6 UNDP/GEF Danube Regional Project
Pilot Projects for Promoting BAP in the Central and Lower Danube River Countries 7

Approach & Methodology

Within the inception phase of the first phase of the DRP the project team agreed with UNDP and
ICPDR to identify pilot projects for seven lower and central DRB countries excluding the May 2004
EU accession countries. The four accession countries are in many ways advanced in introducing an
agri-environmental policy strategy and policy instruments in line with the EU legislation. With the
accession to EU these countries will have access to direct funds to improve and support their
implementation structure.
Identifying focal topics and potential initial pilot project ideas were based on a range of reviews and
studies. The project team updated inventories for fertilizer and manure as well as pesticide use, which
came up with clear results and recommendation for pollution control issues from agricultural non-
point sources. A separate review focused on the state of agricultural policy context regarding
agricultural pollution control in eleven central and lower DRB countries.
Furthermore, the experience and capacity of national agricultural advisory and extension service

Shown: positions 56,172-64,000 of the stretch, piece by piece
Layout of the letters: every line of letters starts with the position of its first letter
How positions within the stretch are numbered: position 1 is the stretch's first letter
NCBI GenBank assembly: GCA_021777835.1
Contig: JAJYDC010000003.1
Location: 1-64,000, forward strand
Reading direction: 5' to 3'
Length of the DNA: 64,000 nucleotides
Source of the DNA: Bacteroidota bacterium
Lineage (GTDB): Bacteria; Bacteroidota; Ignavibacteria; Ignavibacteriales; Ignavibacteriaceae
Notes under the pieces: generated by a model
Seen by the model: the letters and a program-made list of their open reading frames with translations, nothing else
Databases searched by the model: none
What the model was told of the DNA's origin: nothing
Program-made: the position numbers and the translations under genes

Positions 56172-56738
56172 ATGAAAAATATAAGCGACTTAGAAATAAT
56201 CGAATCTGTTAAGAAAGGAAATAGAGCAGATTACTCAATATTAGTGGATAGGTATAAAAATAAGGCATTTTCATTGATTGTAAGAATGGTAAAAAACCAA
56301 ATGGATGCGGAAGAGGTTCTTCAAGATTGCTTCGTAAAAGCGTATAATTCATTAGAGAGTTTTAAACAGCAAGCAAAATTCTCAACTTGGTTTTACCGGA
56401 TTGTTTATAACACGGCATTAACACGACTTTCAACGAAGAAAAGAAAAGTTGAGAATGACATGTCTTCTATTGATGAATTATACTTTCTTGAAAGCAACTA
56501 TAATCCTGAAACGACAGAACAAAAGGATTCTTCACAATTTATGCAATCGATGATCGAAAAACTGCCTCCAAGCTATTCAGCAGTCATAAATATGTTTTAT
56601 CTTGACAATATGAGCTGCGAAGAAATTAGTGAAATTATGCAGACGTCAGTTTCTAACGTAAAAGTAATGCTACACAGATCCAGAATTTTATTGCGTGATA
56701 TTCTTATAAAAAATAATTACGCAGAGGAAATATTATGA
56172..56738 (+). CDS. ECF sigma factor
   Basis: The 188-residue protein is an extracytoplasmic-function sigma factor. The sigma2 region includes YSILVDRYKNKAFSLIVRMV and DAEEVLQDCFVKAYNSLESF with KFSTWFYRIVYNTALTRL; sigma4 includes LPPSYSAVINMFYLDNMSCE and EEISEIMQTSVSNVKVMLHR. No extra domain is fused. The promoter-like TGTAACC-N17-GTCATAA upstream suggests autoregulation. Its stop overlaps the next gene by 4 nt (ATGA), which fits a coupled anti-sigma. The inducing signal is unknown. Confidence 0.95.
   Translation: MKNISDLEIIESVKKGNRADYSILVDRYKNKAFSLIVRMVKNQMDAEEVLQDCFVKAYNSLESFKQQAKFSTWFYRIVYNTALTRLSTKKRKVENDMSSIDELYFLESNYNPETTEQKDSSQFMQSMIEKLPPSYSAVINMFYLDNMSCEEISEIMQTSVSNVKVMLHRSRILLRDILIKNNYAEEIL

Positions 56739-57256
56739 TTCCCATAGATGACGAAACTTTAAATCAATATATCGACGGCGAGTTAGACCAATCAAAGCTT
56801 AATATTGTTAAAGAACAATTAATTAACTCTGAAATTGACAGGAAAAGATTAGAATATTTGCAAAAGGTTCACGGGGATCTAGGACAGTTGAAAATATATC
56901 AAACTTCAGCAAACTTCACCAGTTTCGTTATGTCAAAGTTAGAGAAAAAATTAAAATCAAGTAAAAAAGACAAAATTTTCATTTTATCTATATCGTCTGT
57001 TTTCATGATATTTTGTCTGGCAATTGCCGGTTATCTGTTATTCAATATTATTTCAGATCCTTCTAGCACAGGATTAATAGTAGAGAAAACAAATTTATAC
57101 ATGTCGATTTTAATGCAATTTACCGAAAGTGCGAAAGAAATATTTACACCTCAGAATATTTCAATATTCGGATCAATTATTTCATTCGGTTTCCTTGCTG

providers for promoting BAP has been reviewed. Results supported to identify potential partner
organisations for pilot projects and helped to define the scope and level of intervention and the need
for capacity building activities.
All pilot projects were developed within the projects basin wide concept for BAP. This concept is
flexible to be adjusted to the regional conditions but gives a clear structure for designing policy
instrument and implementing actual activities for reducing diffuse agricultural pollution. In this
context the concept of Best Agricultural Practice can be defined as: the highest level of pollution
control practice that any farmer can reasonably be expected to adopt when working within their own
national, regional and/or local context in the Danube River Basin
Through the network of national experts national basic pilot project proposals were initiated in
cooperation with potential national partner organisations. The international expert team supported the
selection process with feedback and each country focused to present one proposal at the international
workshop in Bucharest at 19/20 of January 2004.
The workshop had been designed to agree on a set of selection criteria and to discuss and consolidate
presented pilot projects. While up to this point the pilot projects were developed in a national context
the workshop introduced cross-boundary cooperation as a key objective. The active participation of
key stakeholders of the respective countries with representatives from Ministries of Agriculture, Water
and Environment, Agricultural Advisory and Extension Services, and the consultant team greatly
supported the consolidation and in some cases the merger - of pilot project proposals to foster cross-